A little girl named Peaches inherits a racehorse when her father dies. She and the horse become so close, her presence is needed to help the horse stay calm and win. It’s a decent short, with a few cameos from movie stars like Al Jolson, Ruby Keeler, Hugh Herbert, Frank McHugh and Edward G. Robinson at the racetrack. It’s nothing original, with other gamblers trying to cheat to get their horse to win, and the little girl helping the horse. It’s interesting, but that’s about the only thing to be said about this one (besides the fact that it’s an early Technicolor short).

Coming Up Shorts! with… Detouring America (1939)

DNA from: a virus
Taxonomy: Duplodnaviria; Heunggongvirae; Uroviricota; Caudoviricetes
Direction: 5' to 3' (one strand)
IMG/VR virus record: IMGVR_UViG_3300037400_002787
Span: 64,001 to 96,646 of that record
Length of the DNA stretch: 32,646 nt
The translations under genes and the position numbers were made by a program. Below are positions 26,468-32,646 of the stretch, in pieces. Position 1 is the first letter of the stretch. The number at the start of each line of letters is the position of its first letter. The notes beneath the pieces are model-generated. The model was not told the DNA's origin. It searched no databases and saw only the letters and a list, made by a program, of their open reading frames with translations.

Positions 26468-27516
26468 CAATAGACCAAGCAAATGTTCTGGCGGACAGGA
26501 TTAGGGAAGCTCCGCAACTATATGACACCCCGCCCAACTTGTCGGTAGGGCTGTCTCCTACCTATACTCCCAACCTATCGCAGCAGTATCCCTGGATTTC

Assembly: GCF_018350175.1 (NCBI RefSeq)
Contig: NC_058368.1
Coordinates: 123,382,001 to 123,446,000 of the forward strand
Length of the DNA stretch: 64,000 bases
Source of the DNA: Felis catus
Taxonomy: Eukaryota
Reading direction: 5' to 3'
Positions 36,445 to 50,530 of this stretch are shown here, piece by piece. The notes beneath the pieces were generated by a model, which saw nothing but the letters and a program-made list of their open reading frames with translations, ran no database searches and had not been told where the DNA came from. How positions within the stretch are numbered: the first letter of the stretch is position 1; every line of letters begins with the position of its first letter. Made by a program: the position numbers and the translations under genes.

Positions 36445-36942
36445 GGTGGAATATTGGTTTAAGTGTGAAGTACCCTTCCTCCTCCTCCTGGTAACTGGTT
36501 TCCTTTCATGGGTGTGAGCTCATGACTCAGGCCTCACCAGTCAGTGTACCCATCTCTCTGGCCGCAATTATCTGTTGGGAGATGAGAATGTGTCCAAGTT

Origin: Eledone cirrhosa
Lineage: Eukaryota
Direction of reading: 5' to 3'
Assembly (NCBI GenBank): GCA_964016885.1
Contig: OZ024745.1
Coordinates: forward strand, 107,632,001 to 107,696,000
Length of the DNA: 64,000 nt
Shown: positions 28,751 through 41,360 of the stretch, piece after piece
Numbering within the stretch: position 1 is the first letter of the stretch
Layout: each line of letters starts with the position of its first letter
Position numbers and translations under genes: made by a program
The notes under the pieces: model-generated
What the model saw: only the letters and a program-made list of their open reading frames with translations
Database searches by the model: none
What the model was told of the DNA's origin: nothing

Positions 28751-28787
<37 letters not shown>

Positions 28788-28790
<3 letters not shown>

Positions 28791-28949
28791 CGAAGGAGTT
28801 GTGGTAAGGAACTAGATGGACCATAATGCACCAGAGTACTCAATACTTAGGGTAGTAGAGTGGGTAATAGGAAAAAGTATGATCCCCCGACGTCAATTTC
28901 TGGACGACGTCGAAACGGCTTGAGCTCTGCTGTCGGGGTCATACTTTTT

(available as an extra on the Each Dawn I Die Blu-ray from Warner Archive Collection)

(Length: 7 minutes, 57 seconds)

A narrator takes us on a tour of the U.S. This short is one of Tex Avery’s efforts while at Warner Brothers. There are some fun gags here, with one recurring bit about Mr. Butterfingers, “The Human Fly,” trying to climb the outside of the Empire State building. There are some dated moments, particularly with one black character who resembles the blackface look of the time (never mind a few other stereotypes). It’s fun, but it’s not as good as some of Tex Avery’s other directorial efforts.

Coming Up Shorts! with… Each Dawn I Crow (1949)

(available as an extra on the Each Dawn I Die Blu-ray from Warner Archive Collection)

(Length: 8 minutes)